To begin

February 10, 1949


…I laid on the bed – I don’t know how long – just thinking about the future and what it may hold in store for us.  The picture my mind conjured was a beautiful one – although I must admit that I dismissed all real or imaginary shadows that drifted across.  My flights of fancy envision [a life] without any difficulties, problems and heartaches…I know that such a state is impossible to achieve, and yet I still go on hoping and dreaming.  I can’t describe to you how much I worry about how I’ll adjust to the problems of living.  I mean ‘living’ in the sense of taking my place as a responsible member of society, of having a job, a family, a home.  I don’t really expect you to understand because you haven’t led a relatively sheltered and secure life.  But try to realize that even in the Army, there were people looking out for my welfare – although in an impersonal way.

What will it be like when I have to stand on my own two feet and make decisions which will affect more persons’ than myself?  I honestly don’t know, any more than I know my ability and capacity to handle responsibility…The buoyant confidence and enthusiasm which people see in me are not always there but are merely a “front” – possibly I kid myself along, pretending abilities which are non-existent.  It’s wrong for a young man to fear the future.  Youth should have courage and confidence..And I torture myself with thoughts that I may be a failure – mostly a failure in my own eyes.  It’s not that I feel sorry for myself, for there’s nothing to be sorry about.  It’s just that I want so much out of life and I’m not sure of my ability to get the things I want…

If I get a chance I’ll write you again this week, although the work has been piling up.  In any event, I’ll call you Saturday when I get in.

All my love,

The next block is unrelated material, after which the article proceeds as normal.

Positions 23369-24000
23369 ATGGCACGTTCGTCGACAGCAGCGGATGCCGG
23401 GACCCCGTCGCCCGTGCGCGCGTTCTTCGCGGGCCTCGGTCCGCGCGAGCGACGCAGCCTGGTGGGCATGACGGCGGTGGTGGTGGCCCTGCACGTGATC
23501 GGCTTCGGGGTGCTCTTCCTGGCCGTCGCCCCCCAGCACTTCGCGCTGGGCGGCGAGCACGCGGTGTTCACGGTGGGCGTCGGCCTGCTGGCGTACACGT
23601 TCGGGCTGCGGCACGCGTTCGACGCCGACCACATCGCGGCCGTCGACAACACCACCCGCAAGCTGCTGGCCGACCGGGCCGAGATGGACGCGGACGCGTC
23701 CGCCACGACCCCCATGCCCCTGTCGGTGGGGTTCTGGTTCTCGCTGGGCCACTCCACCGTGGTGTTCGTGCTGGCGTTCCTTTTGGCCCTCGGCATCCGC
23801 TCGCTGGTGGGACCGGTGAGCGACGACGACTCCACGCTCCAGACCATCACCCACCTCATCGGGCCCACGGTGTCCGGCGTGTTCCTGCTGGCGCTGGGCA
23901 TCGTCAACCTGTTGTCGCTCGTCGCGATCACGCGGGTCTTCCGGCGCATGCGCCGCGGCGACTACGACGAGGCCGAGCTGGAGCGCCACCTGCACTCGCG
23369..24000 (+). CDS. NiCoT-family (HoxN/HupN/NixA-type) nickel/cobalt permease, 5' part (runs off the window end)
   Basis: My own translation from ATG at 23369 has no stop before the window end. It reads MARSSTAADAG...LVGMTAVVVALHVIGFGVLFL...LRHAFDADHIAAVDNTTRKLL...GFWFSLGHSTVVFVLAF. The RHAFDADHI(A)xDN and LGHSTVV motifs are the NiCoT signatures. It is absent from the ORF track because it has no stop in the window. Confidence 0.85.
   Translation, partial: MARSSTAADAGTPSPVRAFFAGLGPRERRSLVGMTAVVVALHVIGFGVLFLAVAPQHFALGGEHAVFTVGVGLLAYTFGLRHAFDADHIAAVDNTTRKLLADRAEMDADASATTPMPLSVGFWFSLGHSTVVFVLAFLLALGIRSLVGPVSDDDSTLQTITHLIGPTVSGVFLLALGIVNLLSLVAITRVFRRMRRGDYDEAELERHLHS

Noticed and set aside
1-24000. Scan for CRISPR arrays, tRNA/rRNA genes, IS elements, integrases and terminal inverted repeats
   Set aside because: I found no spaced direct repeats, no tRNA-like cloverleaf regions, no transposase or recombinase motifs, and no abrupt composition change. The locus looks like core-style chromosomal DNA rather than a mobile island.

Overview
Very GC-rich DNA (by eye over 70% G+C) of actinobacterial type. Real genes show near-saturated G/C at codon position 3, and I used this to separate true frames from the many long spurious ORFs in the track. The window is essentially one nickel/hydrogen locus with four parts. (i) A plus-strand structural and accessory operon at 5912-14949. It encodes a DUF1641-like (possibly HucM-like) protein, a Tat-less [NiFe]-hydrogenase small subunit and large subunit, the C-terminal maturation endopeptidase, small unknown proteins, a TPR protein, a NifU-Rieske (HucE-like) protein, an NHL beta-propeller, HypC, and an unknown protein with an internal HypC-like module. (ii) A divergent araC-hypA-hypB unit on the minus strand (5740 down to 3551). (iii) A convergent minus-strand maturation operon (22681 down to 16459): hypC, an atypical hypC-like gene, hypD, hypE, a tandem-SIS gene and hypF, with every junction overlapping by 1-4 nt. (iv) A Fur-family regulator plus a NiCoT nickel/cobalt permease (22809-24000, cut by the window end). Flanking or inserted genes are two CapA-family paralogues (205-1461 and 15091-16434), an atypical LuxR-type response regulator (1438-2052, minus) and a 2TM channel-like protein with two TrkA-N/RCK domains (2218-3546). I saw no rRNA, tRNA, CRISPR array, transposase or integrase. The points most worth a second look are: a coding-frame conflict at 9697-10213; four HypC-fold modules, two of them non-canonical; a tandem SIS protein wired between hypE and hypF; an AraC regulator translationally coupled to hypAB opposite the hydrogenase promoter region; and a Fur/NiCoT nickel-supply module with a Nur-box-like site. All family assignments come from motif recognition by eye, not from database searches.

Jack was my dad.  He was 25 when he wrote this letter to his girlfriend (later to be his wife, my mom).  He was very successful in life and in love – lit up a room with a grin and charmed everyone he met into believing that s/he was the most important person in the room.  There’s a lot of him in me; I see so much of him in my sons.   His capacity for play, his curiousity and magnetism.  His sobering moments of self-doubt and conflict.  His ability to articulate his thoughts in a way that drew people to him.  My youngest son wrestles at 25 with the same questions that my dad tried to pin in 1949.  And perhaps we never emerge the victor in this match – we just learn how to best protect ourselves from our most paralyzing doubts and move forward.

And now I know from whom I learned the sham theory.   No matter how much I have achieved – and I’ve been pretty damn lucky in that regard – I have been driven by the knowledge that if someone ever looked hard enough, they would discover fakery.  I’m not that smart, thorough, sensitive, insightful…I just managed to fool those around me.  I shared this belief with my favorite boss of all time when I began to earn far more than I was worth.  Given that he had more exposure, responsibility and income than me, he consoled me with the view that by rights, he was the larger sham.   I’m beginning to think such motivation is common.

I like to think I’m a reasonable example of ‘every woman’, only shorter.  Ok, shorter, of a certain age where gravity is no longer something to be ignored, white Jewish, perpetually guilt-ridden, non-threatening and unfortunately still bearing the mantle of  “perky” (back to being short).

Guilt-ridden – now that’s something I think of as a universal characteristic – so much so, I was going to build my future on it.  In grad school, I determined that I could best work with the perpetually guilty.  Certainly there’d be a reasonable and steady client stream.  It’s one of those conditions that is easily trivialized (‘change the tape in your head’, ‘chant that you are letting go with each exhalation’), yet powerfully informs one’s persona.  I think it must start during the process of birth – at the outset of the journey comes the knowledge that you’re hurting your mother.  How the hell do you get over that?  You don’t – thus my idea that there’s a market out there.